Krugman’s blog, 5/6/15

There were two posts yesterday.  The first was “The Worst Ex-Chairman Ever:”

When Alan Greenspan left the Fed, he had nearly divine status in the eyes of the financial press and, I’m sorry to say, quite a few economists. In retrospect, of course, his reputation has faltered badly; whether or not you blame Fed policy for the housing bubble (you shouldn’t), Greenspan denied the bubble’s existence and even its possibility as it was inflating, while actively blocking efforts to tighten financial regulation.

But it’s his track record since leaving office that is truly remarkable. He has been an inflation and debt fear monger, helping to make his successor’s already hard job a bit harder — and famously complained about ungrateful markets that keep failing to deliver the crises he predicts. After a brief moment of doubt about the wisdom of financial markets, he went right back to denouncing regulation while proclaiming that markets get it right “with notably rare exceptions”.

Now I have in my inbox a notice that as the Fed holds its annual meeting in Jackson Hole, Greenspan will address a counter-conference organized by a group called the American Principles Project. The group combines social conservatism — it’s anti-gay-marriage, anti-abortion rights, and pro-“religious liberty” — with goldbug economic doctrine.

The second half of this agenda may be appealing to Greenspan, a former Ayn Rand intimate — as Paul Samuelson remarked, “You can take the boy out of the cult but you can’t take the cult out of the boy.” But the anti-gay stuff? And helping these people attack his former colleagues?


Yesterday’s second post was “The Fed Does Not Control the Money Supply:”

Brad DeLong points us to David Glasner on John Taylor; I don’t think I need to add to the pile-on. But I do think Glasner misses a point when he says that

the quantity of money, unlike the Fed Funds rate, is not an instrument under the direct control of the Fed.

Actually, under current conditions — in a liquidity trap — it’s not even under the indirect control of the Fed. The same impotence of conventional monetary policy that makes open-market purchases of Treasuries useless at boosting GDP also mean that broad monetary aggregates that include deposits are largely immune to Fed influence. The Fed can stuff the banks full of reserves, but at zero rates those reserves have no incentive to go anywhere, and even if they do they can sit in safes and mattresses.

This is not a new point. Back in 1998 I covered it pretty well:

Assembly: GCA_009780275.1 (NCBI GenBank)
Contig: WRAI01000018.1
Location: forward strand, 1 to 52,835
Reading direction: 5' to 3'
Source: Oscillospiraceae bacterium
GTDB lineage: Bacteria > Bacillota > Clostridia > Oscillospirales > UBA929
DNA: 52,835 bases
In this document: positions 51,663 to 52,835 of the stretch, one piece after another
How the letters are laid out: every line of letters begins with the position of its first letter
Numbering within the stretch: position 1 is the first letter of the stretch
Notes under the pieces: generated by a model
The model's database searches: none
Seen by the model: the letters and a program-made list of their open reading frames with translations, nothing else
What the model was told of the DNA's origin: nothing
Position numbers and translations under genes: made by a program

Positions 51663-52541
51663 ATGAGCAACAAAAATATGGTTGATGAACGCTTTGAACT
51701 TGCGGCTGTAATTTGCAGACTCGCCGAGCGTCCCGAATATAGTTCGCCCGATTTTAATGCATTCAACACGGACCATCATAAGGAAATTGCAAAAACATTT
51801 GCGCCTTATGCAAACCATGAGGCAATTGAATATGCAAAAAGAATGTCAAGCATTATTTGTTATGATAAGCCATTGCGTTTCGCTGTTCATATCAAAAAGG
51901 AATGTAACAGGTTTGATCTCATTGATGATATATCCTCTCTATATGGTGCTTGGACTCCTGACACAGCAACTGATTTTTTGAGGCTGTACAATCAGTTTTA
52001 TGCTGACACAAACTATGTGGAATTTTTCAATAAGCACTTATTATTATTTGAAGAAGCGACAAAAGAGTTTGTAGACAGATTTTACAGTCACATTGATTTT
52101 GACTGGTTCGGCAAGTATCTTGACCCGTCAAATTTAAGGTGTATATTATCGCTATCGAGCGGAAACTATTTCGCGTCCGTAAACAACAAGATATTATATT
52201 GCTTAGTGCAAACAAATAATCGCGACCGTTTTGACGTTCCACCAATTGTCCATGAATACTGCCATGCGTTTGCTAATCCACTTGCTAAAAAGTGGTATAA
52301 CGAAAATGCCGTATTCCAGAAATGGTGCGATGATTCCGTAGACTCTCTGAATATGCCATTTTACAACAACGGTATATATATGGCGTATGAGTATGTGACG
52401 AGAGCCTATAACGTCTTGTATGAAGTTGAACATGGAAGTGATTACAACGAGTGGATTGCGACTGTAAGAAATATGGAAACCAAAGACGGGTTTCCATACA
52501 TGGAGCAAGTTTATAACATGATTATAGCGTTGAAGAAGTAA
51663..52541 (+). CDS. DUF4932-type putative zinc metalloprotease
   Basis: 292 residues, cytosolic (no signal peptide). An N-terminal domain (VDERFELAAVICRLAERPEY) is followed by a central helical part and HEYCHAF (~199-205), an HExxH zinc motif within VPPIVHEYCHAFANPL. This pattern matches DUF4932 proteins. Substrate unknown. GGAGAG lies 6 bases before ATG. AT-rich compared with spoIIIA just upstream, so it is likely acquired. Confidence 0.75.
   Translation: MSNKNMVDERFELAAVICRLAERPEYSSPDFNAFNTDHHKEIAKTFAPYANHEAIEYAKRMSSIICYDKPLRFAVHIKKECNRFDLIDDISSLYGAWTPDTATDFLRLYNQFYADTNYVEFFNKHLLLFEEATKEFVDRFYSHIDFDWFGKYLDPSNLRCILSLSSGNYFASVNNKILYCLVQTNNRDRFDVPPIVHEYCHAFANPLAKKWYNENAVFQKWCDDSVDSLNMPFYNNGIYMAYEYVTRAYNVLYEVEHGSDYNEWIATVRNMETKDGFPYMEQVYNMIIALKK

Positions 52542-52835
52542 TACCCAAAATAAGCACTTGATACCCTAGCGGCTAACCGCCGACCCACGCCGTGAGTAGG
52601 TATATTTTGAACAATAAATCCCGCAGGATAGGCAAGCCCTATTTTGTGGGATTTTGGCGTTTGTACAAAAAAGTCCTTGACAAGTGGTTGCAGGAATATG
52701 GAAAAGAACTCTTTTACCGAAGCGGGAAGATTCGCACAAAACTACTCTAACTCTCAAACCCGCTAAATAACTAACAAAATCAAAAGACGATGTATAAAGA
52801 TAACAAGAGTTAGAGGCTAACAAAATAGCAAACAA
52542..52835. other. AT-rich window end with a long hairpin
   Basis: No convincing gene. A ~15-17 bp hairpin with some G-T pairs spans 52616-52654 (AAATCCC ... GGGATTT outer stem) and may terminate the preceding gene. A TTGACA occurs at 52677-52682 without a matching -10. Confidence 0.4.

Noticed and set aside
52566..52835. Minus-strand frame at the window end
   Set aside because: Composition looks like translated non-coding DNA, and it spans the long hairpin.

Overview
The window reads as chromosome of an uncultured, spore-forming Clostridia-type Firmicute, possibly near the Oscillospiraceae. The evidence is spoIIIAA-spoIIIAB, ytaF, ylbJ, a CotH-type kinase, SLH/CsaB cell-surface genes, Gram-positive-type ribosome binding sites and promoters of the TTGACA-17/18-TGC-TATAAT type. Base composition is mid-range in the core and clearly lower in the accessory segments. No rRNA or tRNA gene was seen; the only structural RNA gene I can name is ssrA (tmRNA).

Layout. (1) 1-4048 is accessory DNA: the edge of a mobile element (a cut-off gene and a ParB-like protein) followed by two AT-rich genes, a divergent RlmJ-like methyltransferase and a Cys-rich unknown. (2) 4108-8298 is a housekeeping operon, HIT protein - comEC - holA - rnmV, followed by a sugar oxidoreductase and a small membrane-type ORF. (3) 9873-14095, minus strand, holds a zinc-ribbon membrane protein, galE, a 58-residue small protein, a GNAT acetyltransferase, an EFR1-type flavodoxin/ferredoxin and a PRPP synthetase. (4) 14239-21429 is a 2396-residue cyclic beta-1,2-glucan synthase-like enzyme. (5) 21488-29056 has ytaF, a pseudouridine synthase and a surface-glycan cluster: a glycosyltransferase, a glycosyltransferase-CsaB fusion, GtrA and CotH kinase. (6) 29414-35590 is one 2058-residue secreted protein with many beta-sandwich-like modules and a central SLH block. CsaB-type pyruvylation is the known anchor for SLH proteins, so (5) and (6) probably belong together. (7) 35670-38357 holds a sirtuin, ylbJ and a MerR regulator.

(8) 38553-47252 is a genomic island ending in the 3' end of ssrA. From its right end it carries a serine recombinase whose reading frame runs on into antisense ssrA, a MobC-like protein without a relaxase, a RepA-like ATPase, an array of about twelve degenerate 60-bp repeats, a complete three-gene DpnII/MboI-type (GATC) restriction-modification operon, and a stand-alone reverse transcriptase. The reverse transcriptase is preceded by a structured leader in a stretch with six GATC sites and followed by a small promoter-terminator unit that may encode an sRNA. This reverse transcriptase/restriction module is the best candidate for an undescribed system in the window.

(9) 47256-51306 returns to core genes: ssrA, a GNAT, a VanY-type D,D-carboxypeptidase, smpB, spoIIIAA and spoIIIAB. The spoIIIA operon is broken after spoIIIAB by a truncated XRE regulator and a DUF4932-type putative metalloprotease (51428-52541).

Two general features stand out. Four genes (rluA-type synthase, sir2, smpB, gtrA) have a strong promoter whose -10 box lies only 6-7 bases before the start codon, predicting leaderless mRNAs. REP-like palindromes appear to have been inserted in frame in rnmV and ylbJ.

Putting financial intermediation into a liquidity trap framework suggests, pace Friedman and Schwartz, that it is quite misleading to look at monetary aggregates under these circumstances: in a liquidity trap, the central bank may well find that it cannot increase broader monetary aggregates, that increments to the monetary base are simply added to reserves and currency holdings, and thus both that such aggregates are no longer valid indicators of the stance of monetary policy and that their failure to rise does not indicate that the essential problem lies in the banking sector.

The effects of quantitative easing in Japan a few years later, which failed to raise M2, confirmed this conclusion. And sure enough, here’s what happened to US M2 as the Fed increased the size of its balance sheet:

By the way, in discussing monetary policy I sometimes write “money supply” as shorthand for “monetary base”; it has always been clear, if you read my work, that I know that the Fed only truly controls the base and that this need not translate into changes in broader aggregates.

So we had a simple prediction, completely borne out by experience. And you can therefore understand why I want to bang my head against the wall when economists say things along the lines of “the Fed can just target the money supply” or “we would have had runaway inflation except that for some reason banks just increased excess reserves — who could have predicted?”

So much heavy going over such basically simple stuff. But then, to expand on and somewhat ruin Upton Sinclair, it’s difficult to get a man to understand something when he has strong incentives, which may be ideological rather than or in addition to financial, not to understand it.



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